Peacock: The National Bird of India 

Not for nothing is peacock called the king of birds. It is one of the most beautiful birds. India has chosen it as its National bird.

It is big bird. Females don’t have the beautiful train of tailed feathers. They look drab in comparison. Every part of the body of the peacock is full of beauty except its feet.

There are many myths and fables connected to this bird in India. It is said that Krishna adorns a small peacock feather in his hair because more is most pious and devoid of any sex. It produces ear drops while dancing and the drop is lapped up by the female and she lays eggs.

Of course these are all stories. It is illogical to think that lord Krishna who had innumerable women as his consorts will consider such a choice.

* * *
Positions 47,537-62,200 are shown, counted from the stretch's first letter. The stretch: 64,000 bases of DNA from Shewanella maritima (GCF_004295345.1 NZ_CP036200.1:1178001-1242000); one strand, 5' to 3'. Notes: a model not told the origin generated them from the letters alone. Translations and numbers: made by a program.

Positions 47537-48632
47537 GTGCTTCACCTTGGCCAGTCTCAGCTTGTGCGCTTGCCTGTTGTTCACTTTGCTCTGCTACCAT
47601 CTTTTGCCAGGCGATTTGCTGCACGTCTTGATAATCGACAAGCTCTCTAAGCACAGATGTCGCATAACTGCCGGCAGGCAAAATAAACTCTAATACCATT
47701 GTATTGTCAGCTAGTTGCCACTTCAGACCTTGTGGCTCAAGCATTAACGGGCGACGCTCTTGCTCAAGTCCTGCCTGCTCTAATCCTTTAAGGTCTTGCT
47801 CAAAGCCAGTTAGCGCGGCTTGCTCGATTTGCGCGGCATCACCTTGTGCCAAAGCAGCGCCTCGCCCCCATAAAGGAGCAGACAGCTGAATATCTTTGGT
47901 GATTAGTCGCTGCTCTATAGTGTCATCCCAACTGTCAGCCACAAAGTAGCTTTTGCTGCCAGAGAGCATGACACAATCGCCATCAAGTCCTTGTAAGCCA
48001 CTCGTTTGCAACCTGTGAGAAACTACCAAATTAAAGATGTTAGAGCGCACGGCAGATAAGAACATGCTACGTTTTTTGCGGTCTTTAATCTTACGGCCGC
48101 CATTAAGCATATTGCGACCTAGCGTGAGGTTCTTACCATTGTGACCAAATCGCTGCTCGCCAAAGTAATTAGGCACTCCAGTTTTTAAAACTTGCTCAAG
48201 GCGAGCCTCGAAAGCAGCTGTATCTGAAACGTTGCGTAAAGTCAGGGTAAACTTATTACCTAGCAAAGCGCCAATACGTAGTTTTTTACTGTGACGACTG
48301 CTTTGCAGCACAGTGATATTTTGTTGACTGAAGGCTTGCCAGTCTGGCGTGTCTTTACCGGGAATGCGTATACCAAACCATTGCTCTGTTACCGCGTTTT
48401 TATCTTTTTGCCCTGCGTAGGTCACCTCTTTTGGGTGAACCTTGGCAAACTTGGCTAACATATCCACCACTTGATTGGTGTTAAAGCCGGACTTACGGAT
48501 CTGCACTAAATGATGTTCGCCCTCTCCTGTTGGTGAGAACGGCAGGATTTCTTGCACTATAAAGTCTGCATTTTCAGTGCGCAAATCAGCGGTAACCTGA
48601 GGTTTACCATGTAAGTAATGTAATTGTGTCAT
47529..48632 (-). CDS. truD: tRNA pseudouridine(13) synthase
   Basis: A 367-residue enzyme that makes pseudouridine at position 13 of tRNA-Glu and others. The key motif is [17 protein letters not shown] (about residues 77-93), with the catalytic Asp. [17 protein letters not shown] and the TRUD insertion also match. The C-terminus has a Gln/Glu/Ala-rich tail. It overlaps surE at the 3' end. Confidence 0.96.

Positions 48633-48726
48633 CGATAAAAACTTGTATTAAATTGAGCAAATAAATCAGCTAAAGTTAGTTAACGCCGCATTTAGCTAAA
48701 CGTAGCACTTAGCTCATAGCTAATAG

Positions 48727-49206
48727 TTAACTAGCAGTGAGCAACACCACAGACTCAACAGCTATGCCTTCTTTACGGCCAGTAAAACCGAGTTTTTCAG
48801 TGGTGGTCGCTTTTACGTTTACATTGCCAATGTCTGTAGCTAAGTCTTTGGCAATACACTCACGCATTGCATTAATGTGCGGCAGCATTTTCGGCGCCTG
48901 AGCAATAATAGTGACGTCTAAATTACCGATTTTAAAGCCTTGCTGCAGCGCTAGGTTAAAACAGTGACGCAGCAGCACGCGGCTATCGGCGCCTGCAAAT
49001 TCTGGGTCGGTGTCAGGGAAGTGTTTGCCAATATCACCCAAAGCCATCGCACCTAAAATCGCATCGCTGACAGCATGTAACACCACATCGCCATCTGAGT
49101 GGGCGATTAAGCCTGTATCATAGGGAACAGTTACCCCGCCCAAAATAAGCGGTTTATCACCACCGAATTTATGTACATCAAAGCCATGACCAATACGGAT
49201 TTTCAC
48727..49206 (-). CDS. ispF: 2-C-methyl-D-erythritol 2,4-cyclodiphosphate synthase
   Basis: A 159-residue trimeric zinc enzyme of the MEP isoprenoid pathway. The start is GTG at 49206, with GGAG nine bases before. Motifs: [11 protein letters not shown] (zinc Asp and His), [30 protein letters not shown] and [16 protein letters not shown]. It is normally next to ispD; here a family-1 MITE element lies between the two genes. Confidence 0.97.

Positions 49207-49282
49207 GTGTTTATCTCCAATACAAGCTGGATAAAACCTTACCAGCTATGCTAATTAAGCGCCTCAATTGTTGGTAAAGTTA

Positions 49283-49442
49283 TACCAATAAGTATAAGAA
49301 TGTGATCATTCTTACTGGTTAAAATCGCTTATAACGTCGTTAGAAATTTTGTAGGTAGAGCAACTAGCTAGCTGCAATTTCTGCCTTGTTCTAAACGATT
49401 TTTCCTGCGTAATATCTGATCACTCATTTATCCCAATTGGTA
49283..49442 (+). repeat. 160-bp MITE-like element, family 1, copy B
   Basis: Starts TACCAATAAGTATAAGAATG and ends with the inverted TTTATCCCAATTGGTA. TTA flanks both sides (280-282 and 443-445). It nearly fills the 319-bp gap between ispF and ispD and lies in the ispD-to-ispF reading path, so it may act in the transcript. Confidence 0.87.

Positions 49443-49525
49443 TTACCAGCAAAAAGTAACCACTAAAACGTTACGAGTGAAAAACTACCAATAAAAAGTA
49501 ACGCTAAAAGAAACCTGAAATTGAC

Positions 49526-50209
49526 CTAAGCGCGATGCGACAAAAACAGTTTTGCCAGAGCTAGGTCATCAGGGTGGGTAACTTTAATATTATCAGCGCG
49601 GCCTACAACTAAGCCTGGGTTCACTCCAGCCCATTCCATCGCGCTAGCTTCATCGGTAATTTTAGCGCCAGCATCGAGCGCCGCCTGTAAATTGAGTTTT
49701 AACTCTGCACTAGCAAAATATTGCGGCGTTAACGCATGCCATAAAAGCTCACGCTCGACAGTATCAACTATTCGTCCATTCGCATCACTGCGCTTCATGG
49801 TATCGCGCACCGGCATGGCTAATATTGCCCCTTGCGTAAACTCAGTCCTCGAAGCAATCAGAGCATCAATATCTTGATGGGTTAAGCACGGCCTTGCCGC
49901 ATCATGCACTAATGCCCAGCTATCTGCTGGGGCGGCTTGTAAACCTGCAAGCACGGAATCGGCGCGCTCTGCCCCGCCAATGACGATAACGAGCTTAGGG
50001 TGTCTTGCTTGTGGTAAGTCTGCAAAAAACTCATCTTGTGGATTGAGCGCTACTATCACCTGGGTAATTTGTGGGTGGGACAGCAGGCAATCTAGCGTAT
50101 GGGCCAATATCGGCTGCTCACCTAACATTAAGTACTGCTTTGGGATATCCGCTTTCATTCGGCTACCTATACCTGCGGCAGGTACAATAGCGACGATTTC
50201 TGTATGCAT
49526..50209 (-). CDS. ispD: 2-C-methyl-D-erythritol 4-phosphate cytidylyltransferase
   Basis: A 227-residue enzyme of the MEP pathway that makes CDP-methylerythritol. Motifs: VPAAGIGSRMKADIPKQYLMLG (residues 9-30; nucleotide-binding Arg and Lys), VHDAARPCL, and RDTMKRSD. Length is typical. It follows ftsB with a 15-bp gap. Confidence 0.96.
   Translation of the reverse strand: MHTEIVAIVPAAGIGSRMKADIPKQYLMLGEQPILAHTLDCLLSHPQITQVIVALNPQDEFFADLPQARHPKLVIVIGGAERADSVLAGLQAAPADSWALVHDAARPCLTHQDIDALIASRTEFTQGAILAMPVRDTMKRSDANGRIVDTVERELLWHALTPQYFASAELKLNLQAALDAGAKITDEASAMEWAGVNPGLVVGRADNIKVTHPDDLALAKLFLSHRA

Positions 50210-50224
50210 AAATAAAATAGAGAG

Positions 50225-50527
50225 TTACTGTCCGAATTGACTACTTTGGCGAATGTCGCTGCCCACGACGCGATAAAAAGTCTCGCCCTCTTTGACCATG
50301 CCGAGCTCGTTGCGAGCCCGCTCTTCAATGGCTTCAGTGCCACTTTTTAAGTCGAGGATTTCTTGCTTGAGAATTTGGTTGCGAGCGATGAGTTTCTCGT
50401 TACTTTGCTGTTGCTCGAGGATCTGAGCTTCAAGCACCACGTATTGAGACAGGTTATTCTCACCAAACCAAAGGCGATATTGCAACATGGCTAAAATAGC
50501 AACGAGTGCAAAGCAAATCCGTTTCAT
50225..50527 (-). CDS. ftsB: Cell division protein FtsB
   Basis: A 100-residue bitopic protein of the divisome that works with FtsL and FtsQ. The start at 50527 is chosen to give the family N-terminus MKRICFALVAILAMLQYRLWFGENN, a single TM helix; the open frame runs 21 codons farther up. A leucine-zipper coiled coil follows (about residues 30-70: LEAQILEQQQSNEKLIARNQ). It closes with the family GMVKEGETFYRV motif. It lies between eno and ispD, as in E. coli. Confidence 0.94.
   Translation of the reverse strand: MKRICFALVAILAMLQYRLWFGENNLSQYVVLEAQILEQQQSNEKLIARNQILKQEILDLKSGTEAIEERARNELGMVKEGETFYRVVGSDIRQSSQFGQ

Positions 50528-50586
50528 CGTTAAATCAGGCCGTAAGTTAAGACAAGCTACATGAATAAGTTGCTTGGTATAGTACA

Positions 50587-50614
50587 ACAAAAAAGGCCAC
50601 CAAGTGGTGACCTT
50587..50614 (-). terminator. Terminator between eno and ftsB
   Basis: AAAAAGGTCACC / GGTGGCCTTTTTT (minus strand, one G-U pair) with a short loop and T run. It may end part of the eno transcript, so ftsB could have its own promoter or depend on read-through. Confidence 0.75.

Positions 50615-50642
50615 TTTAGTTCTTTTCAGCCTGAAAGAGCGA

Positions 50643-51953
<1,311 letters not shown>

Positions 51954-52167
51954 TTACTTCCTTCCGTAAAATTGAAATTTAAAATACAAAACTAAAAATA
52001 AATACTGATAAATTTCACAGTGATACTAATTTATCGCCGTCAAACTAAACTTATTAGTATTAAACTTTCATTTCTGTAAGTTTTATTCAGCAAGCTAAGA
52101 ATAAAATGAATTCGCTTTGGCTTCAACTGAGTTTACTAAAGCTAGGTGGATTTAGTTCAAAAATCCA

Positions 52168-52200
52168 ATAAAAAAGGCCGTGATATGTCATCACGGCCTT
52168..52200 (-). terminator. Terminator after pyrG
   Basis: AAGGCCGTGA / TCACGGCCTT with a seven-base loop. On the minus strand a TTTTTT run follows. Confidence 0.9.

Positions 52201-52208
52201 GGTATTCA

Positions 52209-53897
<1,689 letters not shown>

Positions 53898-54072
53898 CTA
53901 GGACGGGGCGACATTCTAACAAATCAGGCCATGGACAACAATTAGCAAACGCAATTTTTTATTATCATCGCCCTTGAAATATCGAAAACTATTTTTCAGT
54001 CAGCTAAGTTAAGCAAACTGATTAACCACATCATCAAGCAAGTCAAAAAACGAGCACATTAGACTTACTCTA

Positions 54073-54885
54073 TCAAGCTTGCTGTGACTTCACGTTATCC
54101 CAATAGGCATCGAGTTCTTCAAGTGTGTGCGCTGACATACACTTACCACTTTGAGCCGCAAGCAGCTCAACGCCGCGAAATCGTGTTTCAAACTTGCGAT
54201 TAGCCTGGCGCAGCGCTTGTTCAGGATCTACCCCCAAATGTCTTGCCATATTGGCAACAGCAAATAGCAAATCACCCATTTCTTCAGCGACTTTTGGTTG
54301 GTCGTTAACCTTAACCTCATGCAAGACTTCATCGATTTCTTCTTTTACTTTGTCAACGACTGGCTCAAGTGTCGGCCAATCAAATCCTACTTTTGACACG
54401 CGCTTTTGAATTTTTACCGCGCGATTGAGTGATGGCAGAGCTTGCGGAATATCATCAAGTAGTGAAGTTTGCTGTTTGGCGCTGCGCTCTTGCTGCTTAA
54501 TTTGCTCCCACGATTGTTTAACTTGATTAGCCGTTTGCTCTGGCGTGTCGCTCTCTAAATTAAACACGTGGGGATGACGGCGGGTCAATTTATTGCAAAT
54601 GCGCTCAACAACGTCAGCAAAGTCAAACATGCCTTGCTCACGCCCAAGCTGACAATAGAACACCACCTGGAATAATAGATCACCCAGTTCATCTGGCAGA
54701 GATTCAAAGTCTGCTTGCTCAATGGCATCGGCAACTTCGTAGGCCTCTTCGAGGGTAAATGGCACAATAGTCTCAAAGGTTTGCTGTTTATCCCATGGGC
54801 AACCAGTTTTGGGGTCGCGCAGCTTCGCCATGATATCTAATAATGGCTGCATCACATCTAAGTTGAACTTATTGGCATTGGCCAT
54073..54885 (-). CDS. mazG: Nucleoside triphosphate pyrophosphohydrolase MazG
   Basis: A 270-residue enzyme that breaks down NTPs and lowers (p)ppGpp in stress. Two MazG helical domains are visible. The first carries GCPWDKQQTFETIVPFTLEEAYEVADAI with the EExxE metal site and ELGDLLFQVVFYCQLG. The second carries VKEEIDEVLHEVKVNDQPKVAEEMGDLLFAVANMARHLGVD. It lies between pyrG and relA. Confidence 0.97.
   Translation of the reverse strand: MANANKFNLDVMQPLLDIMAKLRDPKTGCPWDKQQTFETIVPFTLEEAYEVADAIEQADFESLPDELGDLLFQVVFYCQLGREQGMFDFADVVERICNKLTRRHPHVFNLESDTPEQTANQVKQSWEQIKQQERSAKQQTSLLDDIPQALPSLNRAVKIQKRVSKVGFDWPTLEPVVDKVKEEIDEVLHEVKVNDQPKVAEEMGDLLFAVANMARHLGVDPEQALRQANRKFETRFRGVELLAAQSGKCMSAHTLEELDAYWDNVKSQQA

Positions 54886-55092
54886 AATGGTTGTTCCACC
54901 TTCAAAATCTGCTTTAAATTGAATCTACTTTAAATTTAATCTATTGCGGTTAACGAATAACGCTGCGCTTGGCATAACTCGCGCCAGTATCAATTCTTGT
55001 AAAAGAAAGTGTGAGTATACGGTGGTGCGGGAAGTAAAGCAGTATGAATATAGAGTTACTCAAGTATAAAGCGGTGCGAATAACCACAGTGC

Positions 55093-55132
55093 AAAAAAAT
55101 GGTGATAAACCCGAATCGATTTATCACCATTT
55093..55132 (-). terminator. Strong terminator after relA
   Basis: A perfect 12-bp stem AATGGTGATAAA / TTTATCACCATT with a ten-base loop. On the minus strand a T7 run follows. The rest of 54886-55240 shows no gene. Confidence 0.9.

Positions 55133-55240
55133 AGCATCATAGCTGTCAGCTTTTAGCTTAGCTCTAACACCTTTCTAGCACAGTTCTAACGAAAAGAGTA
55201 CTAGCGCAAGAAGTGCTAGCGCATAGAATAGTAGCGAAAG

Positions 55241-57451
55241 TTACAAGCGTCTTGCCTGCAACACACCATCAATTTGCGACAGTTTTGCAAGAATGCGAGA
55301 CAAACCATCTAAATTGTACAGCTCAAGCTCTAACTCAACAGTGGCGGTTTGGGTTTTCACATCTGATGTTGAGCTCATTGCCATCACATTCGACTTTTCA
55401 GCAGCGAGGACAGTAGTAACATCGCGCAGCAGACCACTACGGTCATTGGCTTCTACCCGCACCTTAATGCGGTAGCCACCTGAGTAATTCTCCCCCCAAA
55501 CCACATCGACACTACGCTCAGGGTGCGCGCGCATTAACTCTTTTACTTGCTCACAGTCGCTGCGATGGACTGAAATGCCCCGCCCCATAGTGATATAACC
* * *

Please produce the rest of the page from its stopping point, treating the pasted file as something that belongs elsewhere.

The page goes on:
In India peacocks are in plenty. In earlier times, they were commonly found in the villages roaming in the courtyards and sitting perched on the roofs and tree branches. They are commonly found in the plains areas jutting the hills.

There is a forest near my home where they are in plenty. During summer when they dance , it is sign of impending rains.

Here are some photos..

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Revival of Govardhan Parvat: The Mountain Moved by Krishna

In our country where mythology plays a big role in the lives of its inhabitants, many sites like hills, rivers, and caves have their associations with the mythology. One such concerns the Lord Krishna and is called Govardhan Parvat (mountain).